Similarly, patients with an ACL injury who work in professions that require heavy lifting, frequent movement and are generally physically demanding may also require surgery to be able to return to work.

 

Other knee injuries are present

ACL injuries are commonly associated with meniscus injuries and knee cartilage injuries as well. In fact, all three can be present at once, especially in patients with a long history of knee problems. Another problem that may be concurrent with an ACL injury or tear is a fracture in the knee.

Depending on the severity and treatment goals of the patient, ACL surgery combined with other arthroscopic or joint repair surgeries may be recommended and necessary to restore function to the joint.

 

You understand the available treatment options

There are many approaches to ACL surgery and it's important to understand all of the options available before deciding on a procedure. For example, due to the continued development of surgical techniques, microsurgical technology and other protocols, ACL surgery can often be performed on an outpatient basis. This allows patients to be up and moving earlier in the rehabilitation process and to start the extremely important recovery period.

Any patient considering ACL surgery should first fully explore the full range of potential surgical options to decide the best course of treatment for them. Be prepared to meet with multiple surgeons and explore different approaches. Always choose a surgeon who you feel comfortable with and takes the time to answer questions and fully explain your treatment options.

 

You are willing to commit to rehabilitation 

The recovery process is extremely important after undergoing any surgery and this is particularly true of ACL surgery. There are three primary reasons for this. One is the knee needs to heal from the surgery itself, including any surrounding soft tissue. Even less invasive ACL surgeries require an incision and soft tissue disruption that needs healing.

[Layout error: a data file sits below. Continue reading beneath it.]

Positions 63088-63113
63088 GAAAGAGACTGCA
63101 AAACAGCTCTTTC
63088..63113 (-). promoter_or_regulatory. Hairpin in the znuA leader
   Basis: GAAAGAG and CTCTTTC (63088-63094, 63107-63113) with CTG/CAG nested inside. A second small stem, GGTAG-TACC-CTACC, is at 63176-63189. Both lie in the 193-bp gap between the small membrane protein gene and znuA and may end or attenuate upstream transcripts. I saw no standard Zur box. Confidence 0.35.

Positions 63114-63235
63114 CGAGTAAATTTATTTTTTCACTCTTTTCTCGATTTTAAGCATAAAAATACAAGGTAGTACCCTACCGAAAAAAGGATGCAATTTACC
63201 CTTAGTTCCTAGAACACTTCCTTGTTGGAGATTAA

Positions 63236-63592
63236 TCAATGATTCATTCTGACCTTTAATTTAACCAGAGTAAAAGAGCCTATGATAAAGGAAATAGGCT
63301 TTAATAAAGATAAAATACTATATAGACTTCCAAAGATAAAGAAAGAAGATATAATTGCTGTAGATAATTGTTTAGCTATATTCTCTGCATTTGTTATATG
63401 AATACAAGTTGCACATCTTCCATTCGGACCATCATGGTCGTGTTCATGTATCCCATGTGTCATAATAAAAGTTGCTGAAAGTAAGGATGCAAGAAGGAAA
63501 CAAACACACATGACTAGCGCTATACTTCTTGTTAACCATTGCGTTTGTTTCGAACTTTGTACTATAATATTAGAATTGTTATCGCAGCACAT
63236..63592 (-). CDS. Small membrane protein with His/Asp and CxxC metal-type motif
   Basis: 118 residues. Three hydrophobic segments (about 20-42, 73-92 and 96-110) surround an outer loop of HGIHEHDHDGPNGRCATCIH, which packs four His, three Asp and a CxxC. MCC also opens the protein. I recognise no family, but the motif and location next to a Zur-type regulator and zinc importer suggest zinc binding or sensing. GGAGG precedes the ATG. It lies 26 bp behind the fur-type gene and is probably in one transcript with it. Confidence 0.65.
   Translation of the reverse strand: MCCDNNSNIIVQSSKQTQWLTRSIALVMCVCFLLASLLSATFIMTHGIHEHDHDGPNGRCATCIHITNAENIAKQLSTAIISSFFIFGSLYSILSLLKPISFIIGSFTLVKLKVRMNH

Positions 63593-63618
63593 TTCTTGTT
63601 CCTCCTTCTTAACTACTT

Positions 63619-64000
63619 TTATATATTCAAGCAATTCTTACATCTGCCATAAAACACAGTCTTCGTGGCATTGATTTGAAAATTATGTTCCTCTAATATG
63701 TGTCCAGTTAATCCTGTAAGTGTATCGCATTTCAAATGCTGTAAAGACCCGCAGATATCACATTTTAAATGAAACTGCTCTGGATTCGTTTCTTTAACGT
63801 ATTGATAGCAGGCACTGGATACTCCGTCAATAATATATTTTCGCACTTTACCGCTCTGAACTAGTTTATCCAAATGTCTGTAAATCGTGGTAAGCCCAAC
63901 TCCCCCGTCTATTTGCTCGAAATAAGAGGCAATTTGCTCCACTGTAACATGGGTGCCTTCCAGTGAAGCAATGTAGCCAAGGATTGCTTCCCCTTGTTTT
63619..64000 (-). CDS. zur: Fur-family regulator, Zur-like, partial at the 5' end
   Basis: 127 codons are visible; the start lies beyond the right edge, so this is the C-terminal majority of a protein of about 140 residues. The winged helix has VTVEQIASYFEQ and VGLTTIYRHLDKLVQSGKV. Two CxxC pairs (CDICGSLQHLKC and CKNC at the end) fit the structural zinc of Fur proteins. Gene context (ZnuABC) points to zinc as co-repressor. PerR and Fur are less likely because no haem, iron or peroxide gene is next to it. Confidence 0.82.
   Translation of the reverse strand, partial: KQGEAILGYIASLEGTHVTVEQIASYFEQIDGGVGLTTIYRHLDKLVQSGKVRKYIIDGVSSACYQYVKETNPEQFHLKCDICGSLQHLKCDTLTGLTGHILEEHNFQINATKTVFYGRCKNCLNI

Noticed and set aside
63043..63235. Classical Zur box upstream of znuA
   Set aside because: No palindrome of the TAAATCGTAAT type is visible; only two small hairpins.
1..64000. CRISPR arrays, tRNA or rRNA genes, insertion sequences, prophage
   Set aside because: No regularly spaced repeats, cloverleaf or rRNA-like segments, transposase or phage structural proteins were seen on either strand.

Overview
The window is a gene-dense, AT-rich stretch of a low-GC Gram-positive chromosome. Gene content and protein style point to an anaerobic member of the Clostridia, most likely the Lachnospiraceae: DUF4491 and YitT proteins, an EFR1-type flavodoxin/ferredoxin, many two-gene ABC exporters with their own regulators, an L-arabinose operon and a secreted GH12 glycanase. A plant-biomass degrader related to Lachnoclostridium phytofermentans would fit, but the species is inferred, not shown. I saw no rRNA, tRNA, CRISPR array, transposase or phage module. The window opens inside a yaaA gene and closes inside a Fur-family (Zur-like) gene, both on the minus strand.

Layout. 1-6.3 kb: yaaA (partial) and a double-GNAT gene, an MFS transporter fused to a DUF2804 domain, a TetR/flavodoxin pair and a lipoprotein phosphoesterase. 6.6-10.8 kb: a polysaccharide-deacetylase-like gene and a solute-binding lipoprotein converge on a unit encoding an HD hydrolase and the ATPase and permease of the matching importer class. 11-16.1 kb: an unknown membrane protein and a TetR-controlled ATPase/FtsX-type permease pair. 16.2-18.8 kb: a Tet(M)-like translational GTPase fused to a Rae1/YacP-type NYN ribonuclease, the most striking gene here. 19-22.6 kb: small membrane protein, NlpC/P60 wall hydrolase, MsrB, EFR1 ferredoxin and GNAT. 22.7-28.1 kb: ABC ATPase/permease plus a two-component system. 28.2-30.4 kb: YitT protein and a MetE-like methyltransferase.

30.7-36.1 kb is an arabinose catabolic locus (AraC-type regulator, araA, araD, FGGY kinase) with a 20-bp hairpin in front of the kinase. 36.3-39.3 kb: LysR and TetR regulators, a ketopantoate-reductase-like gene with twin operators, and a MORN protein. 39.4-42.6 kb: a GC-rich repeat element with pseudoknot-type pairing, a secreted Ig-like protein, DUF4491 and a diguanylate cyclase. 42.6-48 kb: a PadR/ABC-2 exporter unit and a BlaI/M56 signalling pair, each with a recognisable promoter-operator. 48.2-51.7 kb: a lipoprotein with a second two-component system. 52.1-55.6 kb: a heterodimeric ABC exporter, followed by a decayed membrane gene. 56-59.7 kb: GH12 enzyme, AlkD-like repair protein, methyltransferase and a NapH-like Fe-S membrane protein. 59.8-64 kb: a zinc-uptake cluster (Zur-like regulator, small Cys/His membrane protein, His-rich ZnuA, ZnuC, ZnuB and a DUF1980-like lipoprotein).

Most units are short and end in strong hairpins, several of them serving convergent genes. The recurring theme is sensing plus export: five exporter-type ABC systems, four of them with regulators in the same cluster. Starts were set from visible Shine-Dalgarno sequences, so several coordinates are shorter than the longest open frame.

Second, patients who need surgery have often been dealing with weeks and months of inactivity before the surgery due to the presence of the injury. This means that regaining strength and function in the knee is often a primary concern.

Finally, patients often benefit from biomechanical training to limit improper knee movement and improve stability.

All of these goals can be accomplished by working with a physical therapist to develop an effective rehabilitation program. By combining therapeutic exercise, manual therapies, movement and posture training and other techniques, patients can strengthen the knee and improve range of motion to achieve a positive outcome.

Athletes in particular should be prepared to take anywhere from six months to a year or longer before being cleared to return to the sport. Shortchanging the rehabilitation process can increase the risk of reinjury or a new problem developing.

 

Learn more about knee surgery with the experts at USA Spine Care & Orthopedics

If you’ve been diagnosed with an ACL injury or tear and are exploring the possibility of surgery, the compassionate and highly experienced team at USA Spine Care and Orthopedics is here to help. From our talented physical therapists to our world-class orthopedic surgeons, we have an interdisciplinary team that can help you create a personalized treatment plan to help you reach your treatment goals.

Whether you are looking to get back in the game, back to work or simply enjoy your favorite activities we’ll help you get started on your treatment journey at our state-of-the-art facilities.

Contact us today to learn more. Call toll free 1-813-492-2512.